This Wednesday on Capitol Hill, the House subcommittee on Energy and Power held a hearing to discuss the Obama administration’s climate change policies and activities. The policies in question were the president’s Climate Action Plan, announced this summer, which has three main pillars:
- cutting carbon emissions,
- leading international efforts to combat climate change, and
- preparing the United States for climate change impacts.
The Environmental Protection Agency Administrator Gina McCarthy and the Energy Secretary Ernest Moniz were present to answer questions about the president’s plan, which works with new and existing programs in both agencies to reduce our climate change pollution and increase our resilience to climate change. Some of the programs are required by a recent Supreme Court decision that labeled carbon dioxide a pollutant; others, as Moniz pointed out, would happen to carry the benefit of energy efficiency.
For some members of Congress, this is a problem because they do not wish to cede any ground to the executive. For others, it is a problem simply because they do not wish to do anything about climate change.
Climate change is expected to take a turn for the better following the Senate's approval of Gina McCarthy to serve as the new head of the Environmental Protection Agency. McCarthy won over the Senate on July 18 in a 59-to-40 vote. The New York Times reports:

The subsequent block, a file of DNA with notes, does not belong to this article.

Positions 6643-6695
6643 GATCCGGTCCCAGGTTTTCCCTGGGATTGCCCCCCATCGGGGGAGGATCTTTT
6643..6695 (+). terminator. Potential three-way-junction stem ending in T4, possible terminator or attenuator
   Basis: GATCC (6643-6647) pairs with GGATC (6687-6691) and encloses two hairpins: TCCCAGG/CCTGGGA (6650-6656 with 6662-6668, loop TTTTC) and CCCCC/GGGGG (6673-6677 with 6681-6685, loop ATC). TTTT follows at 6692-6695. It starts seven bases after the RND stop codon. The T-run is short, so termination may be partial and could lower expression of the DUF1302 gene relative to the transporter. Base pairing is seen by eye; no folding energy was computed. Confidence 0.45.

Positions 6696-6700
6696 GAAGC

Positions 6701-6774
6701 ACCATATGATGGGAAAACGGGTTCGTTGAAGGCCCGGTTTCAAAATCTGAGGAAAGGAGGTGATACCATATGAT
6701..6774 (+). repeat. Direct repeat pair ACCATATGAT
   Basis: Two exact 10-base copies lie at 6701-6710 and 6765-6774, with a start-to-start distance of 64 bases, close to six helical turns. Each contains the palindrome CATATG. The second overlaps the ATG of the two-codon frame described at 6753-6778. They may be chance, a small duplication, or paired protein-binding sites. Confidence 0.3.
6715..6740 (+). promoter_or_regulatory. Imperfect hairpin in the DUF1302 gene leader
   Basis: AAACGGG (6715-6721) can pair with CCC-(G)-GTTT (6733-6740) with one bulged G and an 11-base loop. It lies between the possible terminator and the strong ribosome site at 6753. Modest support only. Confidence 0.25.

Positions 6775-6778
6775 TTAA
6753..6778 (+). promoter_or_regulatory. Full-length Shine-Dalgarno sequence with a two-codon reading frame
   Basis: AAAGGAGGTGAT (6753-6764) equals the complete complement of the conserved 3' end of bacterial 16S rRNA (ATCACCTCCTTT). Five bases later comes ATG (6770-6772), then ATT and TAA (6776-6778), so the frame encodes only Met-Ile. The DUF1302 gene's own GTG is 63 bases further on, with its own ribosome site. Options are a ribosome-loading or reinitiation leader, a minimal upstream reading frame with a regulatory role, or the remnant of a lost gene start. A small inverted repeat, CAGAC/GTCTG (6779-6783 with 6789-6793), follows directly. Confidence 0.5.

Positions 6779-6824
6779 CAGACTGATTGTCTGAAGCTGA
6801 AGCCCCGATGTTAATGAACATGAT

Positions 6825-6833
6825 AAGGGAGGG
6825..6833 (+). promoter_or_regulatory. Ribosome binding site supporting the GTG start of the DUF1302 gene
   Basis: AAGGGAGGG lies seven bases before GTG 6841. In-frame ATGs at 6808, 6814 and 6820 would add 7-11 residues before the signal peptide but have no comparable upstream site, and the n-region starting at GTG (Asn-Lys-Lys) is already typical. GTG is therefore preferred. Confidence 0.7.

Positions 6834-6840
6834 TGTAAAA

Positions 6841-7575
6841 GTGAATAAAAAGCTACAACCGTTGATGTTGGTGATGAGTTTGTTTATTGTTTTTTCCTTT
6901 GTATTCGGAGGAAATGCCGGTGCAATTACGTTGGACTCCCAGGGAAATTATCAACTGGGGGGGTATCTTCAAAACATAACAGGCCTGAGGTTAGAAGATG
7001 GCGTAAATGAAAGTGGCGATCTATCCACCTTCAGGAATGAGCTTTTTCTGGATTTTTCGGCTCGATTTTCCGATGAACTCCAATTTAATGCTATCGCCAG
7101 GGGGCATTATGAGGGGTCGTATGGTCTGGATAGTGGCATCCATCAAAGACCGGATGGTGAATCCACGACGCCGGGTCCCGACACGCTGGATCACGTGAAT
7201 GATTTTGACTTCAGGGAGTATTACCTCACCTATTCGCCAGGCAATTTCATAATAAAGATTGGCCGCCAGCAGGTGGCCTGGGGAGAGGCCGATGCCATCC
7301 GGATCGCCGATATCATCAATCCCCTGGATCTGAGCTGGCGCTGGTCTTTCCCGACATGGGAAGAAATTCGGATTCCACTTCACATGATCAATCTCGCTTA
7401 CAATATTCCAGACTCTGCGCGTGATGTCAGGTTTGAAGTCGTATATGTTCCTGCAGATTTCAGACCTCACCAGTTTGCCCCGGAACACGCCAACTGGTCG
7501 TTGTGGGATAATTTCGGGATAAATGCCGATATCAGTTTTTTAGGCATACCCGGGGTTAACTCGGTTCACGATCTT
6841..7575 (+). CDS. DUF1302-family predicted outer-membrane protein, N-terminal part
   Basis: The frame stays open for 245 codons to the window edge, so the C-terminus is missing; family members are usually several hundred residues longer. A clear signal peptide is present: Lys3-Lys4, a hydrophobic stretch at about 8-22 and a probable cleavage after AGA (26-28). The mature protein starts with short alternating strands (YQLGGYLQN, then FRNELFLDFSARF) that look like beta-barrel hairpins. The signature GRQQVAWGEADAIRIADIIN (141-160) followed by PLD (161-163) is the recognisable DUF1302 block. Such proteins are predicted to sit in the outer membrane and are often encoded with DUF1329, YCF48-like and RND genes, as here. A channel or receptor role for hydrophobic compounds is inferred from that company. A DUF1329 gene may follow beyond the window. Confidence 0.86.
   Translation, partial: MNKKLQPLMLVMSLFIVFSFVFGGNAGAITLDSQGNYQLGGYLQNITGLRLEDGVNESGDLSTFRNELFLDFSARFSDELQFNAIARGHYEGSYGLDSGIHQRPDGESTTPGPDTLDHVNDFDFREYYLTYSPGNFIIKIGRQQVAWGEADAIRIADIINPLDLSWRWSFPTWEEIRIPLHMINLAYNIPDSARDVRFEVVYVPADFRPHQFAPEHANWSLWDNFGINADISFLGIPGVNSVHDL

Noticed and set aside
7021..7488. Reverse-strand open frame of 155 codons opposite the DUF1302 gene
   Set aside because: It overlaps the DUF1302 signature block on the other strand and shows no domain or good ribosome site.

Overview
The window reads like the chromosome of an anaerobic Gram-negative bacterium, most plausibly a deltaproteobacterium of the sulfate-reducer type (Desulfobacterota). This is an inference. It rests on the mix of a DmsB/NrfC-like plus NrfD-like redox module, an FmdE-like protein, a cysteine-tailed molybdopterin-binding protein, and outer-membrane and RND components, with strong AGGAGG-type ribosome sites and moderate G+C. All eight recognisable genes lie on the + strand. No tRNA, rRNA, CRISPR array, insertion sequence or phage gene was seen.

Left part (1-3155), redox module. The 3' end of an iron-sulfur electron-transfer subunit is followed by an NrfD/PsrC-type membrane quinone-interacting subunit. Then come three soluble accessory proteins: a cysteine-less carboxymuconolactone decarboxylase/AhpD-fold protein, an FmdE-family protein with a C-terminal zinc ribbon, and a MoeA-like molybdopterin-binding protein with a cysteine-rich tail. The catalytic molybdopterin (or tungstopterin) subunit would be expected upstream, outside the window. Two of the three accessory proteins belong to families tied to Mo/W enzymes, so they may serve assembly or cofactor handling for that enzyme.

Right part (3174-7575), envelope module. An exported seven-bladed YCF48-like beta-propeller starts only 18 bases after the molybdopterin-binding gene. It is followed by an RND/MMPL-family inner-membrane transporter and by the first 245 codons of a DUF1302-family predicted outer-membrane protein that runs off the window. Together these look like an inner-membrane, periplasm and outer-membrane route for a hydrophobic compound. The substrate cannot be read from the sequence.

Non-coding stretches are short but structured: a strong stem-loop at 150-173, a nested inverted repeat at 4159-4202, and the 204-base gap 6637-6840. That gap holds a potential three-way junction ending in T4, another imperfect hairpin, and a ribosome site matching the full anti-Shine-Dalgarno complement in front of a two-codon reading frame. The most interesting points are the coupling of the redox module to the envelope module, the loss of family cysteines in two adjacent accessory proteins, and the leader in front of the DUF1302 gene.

The president told Ms. McCarthy that his environmental and presidential legacy would be incomplete without a serious effort to address climate change.
Read more here.
Last week, concentrations of carbon dioxide in the atmosphere reached 400 parts per million – nearly 15 percent over what many scientists estimate is a safe level. Amid this and other crises in creation, the Environmental Protection Agency needs a strong leader to navigate the complex policy and economic situation that governs environmental policy.
In March, In March, President Barack Obama nominated Gina McCarthy to lead the EPA. At the time, many regarded her as a shoo-in, as she has held top posts under Republican governors, was endorsed by many in the energy industry, and has acted as assistant administrator of the EPA under President Obama since 2009.
It was surprising, then, when all eight Republican members of the Senate’s Environment and Public Works Committee decided to boycott McCarthy’s nomination hearing. This surprise decision, which effectively canceled the vote, was part of a longer-term pattern of obstruction and partisanship on once-routine matters.
In the face of such unprecedented risk to human health and well-being, many were surprised that senators tasked with studying issues of clean air, clean water, and similar issues put ideology ahead of fairness in obstructing the vote. Sen. David Vitter, the leader of the obstructionist group, said it best himself in 2005 when discussing judicial appointments: “I think that every nominee deserves a vote. It’s a matter of fairness.”